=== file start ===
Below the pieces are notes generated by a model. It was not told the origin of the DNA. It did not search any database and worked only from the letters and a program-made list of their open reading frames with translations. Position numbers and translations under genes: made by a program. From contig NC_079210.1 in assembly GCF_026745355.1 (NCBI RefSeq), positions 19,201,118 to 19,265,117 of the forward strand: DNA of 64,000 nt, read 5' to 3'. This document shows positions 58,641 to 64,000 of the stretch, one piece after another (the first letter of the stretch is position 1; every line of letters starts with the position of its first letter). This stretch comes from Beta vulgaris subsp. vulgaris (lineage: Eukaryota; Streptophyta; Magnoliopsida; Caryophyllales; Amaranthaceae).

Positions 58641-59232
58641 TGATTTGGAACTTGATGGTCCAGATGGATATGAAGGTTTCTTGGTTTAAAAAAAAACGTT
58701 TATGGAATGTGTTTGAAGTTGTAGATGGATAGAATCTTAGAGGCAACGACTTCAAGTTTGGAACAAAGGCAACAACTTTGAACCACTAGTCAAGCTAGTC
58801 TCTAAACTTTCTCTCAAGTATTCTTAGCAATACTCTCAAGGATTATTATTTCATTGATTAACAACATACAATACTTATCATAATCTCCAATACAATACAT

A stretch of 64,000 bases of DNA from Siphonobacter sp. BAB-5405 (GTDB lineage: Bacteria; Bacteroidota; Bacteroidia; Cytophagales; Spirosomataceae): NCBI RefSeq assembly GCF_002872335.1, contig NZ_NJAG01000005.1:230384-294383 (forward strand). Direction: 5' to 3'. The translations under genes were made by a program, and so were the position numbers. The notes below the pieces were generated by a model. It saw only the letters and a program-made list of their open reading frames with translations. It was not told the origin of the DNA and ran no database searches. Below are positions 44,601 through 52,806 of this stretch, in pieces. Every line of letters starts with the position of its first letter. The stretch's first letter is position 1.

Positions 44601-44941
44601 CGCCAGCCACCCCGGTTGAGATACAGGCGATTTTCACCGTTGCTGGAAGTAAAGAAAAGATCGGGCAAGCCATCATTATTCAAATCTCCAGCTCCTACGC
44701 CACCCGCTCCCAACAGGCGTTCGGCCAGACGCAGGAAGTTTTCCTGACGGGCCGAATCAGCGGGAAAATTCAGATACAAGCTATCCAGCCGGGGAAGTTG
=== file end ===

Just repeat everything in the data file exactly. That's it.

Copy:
Below the pieces are notes generated by a model. It was not told the origin of the DNA. It did not search any database and worked only from the letters and a program-made list of their open reading frames with translations. Position numbers and translations under genes: made by a program. From contig NC_079210.1 in assembly GCF_026745355.1 (NCBI RefSeq), positions 19,201,118 to 19,265,117 of the forward strand: DNA of 64,000 nt, read 5' to 3'. This document shows positions 58,641 to 64,000 of the stretch, one piece after another (the first letter of the stretch is position 1; every line of letters starts with the position of its first letter). This stretch comes from Beta vulgaris subsp. vulgaris (lineage: Eukaryota; Streptophyta; Magnoliopsida; Caryophyllales; Amaranthaceae).

Positions 58641-59232
58641 TGATTTGGAACTTGATGGTCCAGATGGATATGAAGGTTTCTTGGTTTAAAAAAAAACGTT
58701 TATGGAATGTGTTTGAAGTTGTAGATGGATAGAATCTTAGAGGCAACGACTTCAAGTTTGGAACAAAGGCAACAACTTTGAACCACTAGTCAAGCTAGTC
58801 TCTAAACTTTCTCTCAAGTATTCTTAGCAATACTCTCAAGGATTATTATTTCATTGATTAACAACATACAATACTTATCATAATCTCCAATACAATACAT

A stretch of 64,000 bases of DNA from Siphonobacter sp. BAB-5405 (GTDB lineage: Bacteria; Bacteroidota; Bacteroidia; Cytophagales; Spirosomataceae): NCBI RefSeq assembly GCF_002872335.1, contig NZ_NJAG01000005.1:230384-294383 (forward strand). Direction: 5' to 3'. The translations under genes were made by a program, and so were the position numbers. The notes below the pieces were generated by a model. It saw only the letters and a program-made list of their open reading frames with translations. It was not told the origin of the DNA and ran no database searches. Below are positions 44,601 through 52,806 of this stretch, in pieces. Every line of letters starts with the position of its first letter. The stretch's first letter is position 1.

Positions 44601-44941
44601 CGCCAGCCACCCCGGTTGAGATACAGGCGATTTTCACCGTTGCTGGAAGTAAAGAAAAGATCGGGCAAGCCATCATTATTCAAATCTCCAGCTCCTACGC
44701 CACCCGCTCCCAACAGGCGTTCGGCCAGACGCAGGAAGTTTTCCTGACGGGCCGAATCAGCGGGAAAATTCAGATACAAGCTATCCAGCCGGGGAAGTTG